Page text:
An ace who said he was "fired up" for this duel with Strasburg after reading up on how a young Gooden used to make Friday night an event night at Shea.

"I grew up watching the guy, so that's something special," Harvey said of Gooden's appearance in the stands. "It's something that when I was younger, I wanted to be that guy. I wanted to be guys of his caliber. For him to stay stuff about me and to come to one of my starts, it's kind of mindboggling."

So was the idea of Harvey starting for the National League at the All-Star Game at Citi Field, at least until his first four starts culminated in a knockout in this heavyweight championship fight.

The Mets' website had sent out emails in the afternoon to prospective ticket buyers, listing the heights and weights of Harvey (6-foot-4, 225 pounds) and Strasburg (6-4, 200), and calling it their tale of the tape. If this was indeed a prizefight, Strasburg would have been granted the privilege of entering the ring last.

He was the first overall pick of the 2009 draft; Harvey went seventh in 2010. Strasburg was the prospect who landed the $7.5 million signing bonus; Harvey settled for $2.525 million. Strasburg was the guy who broke into the bigs at 21, the guy too valuable to even pitch in last year's playoffs and the guy who scored a $3.9 million wage for this season; Harvey is making a lousy five hundred grand.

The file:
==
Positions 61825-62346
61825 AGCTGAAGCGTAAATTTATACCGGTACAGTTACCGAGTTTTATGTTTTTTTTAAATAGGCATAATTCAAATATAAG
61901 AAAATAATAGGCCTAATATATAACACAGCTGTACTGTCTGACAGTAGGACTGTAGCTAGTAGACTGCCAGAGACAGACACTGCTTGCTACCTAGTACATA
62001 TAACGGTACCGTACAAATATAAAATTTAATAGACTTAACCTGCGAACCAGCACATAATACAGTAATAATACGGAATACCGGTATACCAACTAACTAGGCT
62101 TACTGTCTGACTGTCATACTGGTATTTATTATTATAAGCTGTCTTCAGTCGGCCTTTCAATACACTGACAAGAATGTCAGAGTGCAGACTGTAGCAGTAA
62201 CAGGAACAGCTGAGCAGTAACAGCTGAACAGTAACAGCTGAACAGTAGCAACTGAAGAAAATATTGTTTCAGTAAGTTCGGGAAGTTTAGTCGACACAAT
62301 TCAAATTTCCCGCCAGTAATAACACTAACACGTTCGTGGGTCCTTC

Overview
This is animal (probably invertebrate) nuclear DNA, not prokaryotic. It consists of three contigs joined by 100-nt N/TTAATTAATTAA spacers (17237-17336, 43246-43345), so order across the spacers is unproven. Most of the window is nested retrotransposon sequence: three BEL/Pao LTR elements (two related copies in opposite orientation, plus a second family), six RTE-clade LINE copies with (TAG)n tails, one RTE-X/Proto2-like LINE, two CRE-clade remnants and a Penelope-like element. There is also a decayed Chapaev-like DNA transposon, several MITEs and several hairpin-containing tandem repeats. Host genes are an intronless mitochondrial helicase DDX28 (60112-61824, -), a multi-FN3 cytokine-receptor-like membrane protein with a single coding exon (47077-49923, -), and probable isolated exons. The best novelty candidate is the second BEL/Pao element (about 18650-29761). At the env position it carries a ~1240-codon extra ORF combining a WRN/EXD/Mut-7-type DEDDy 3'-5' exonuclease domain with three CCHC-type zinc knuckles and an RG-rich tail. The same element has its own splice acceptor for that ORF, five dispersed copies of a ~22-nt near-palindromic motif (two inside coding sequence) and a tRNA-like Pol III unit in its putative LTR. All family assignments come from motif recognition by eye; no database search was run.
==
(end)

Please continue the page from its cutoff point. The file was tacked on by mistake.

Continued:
But in the sixth round, or inning, Strasburg was also the guy who had to listen to the fans chant about his opponent's upper hand.

"It's nice to hear," Harvey said, "but I've got a long way to go to do something like that. I appreciate the fans and the support, but we're here to win. We're the New York Mets. It's not just one guy out there."

It only seemed that way in Harvey's previous start, in Minnesota, where he took a no-hitter into the seventh, and again Friday night in his home, sweet home, after the Mets escaped the frozen tundras of Minneapolis and Denver.

"I'm impressed," Davey Johnson said afterward.

"He's got good stuff," the vanquished Strasburg conceded.

How good?

"He wants to be the best that there is in the game," Collins said.

If nothing else, that desire could go a long way in another lost Mets season. Their fans need hope, and Matt Harvey will give them that every time out.